Chiefs quarterback Alex Smith’s reaction to the release of wide receiver Jeremy Maclin on Friday was the same as the fan base.
“Shocked,” Smith said when he heard the news, just a few minutes before it was presented to the media. “Jeremy is a really good friend, an amazing teammate, so still kind of just processing that he’s not going to be in there with us, a guy that’s done a lot for us the last two years, a guy I’ve grown really close to.”
Maclin, 29, spent two years with the Chiefs, with 2015 more productive than last season, when he finished tied for third on the team in receptions with 44 and third in yards with 536. He missed four games with a groin injury.
In his first year with the Chiefs, Maclin posted the team’s highest single-season receptions total (87) since 2008 and became the first Chief to surpass 1,000 receiving yards (1,088) in four years.
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He was seen as the team’s top wide receiver since the former Philadelphia Eagle signed a five-year, $55 million free-agent deal, and Smith figured that role would continue for Maclin this season.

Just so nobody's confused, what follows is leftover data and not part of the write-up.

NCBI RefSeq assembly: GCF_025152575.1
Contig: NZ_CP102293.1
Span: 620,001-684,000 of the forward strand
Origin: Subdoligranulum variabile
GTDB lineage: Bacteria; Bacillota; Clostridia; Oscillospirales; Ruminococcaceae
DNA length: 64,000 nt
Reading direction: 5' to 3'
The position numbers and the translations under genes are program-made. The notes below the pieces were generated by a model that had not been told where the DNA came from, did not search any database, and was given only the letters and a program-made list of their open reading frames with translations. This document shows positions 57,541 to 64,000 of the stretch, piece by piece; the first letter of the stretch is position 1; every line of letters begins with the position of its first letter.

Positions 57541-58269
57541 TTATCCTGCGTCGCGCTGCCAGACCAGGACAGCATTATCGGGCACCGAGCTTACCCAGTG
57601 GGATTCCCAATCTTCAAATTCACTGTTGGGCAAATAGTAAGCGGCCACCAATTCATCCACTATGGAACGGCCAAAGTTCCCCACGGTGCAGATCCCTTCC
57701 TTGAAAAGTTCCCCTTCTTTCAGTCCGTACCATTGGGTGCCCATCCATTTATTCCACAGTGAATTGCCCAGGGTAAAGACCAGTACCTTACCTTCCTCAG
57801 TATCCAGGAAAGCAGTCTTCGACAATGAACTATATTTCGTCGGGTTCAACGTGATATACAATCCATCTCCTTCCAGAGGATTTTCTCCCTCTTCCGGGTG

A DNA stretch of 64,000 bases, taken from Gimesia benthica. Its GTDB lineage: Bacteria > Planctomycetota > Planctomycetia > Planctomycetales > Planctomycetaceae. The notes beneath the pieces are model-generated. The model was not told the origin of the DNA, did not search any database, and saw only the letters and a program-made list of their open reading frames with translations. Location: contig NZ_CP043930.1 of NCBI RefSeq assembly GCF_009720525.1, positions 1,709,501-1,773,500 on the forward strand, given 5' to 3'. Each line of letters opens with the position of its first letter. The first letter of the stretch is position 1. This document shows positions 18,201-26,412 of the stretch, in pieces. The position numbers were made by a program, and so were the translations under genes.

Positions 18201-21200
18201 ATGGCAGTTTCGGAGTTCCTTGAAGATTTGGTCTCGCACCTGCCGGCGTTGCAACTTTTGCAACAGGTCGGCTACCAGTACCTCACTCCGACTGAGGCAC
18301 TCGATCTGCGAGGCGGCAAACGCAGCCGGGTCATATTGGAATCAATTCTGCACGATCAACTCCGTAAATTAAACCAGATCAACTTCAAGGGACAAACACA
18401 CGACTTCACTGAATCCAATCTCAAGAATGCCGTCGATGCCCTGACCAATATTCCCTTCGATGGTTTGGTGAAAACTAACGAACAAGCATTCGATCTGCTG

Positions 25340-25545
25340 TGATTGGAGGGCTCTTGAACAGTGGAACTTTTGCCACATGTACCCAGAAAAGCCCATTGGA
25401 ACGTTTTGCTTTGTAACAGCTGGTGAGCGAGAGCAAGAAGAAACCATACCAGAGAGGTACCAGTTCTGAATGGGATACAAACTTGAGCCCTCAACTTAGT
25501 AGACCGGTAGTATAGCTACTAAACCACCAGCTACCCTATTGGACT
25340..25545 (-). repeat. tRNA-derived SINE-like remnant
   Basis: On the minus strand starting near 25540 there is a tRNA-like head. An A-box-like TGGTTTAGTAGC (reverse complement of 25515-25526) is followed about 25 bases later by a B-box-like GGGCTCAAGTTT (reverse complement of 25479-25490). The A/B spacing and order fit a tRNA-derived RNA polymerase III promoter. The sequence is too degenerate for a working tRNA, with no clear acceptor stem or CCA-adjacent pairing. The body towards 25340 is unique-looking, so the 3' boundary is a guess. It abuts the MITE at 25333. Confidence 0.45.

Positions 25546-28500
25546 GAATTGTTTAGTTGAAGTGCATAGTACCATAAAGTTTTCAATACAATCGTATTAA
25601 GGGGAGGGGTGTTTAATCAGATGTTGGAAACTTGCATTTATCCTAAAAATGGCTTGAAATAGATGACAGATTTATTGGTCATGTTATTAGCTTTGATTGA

“Jeremy’s a great person, a great teammate, a great player,” Smith said. “On all those levels, (I’m) just kind of letting that sink in, I guess.”
Maclin’s release clears $10 million in cap room for the Chiefs, who had about $3.5 million before the move.
Smith took time during his football camp at Shawnee Mission West on Saturday to react to address his friend’s departure.
“He played through a lot last year, played through injuries and pushed through trying to help this team,” Smith said. “Obviously as players we don’t get to make these decisions.
“For us, we have to move on a roll as a group. We obviously wish Jeremy well wherever he lands, and he’ll land on his feet.”
The Chiefs created space to help sign their draft picks. Salary cap expert Joel Corry said that the team’s top three picks — quarterback Patrick Mahomes, defensive end Tanoh Kpassagnon and running back Kareem Hunt — should take up $4.4 million in cap space.
Smith, who said he sent Maclin a note on Friday after the announcement, understands the business end of football, but that doesn’t make the move easier to take.
“He and I have been playing a long time, been around this a long time,” Smith said, who along with several other Chiefs players and coaches attended Maclin’s wedding a few weeks ago. “They say it is a business, but obviously for us as teammates it’s not. It’s very personal.”
Without Maclin the most veteran of the Chiefs wide receiving corps is Albert Wilson, starting his fourth season. Tyreek Hill was dynamic as a rookie last season, leading the wide receivers in receptions with 61 and six touchdowns.
Chris Conley had 44 receptions. The other wide receivers are De’Anthony Thomas, Demarcus Robinson and rookie Jehu Chesson.
“Obviously Jeremy was a leader and a veteran presence in that (wide receiver) room,” Smith said. “With that gone a lot of the young guys will have to mature fast, learn from that example and will be able to step up.”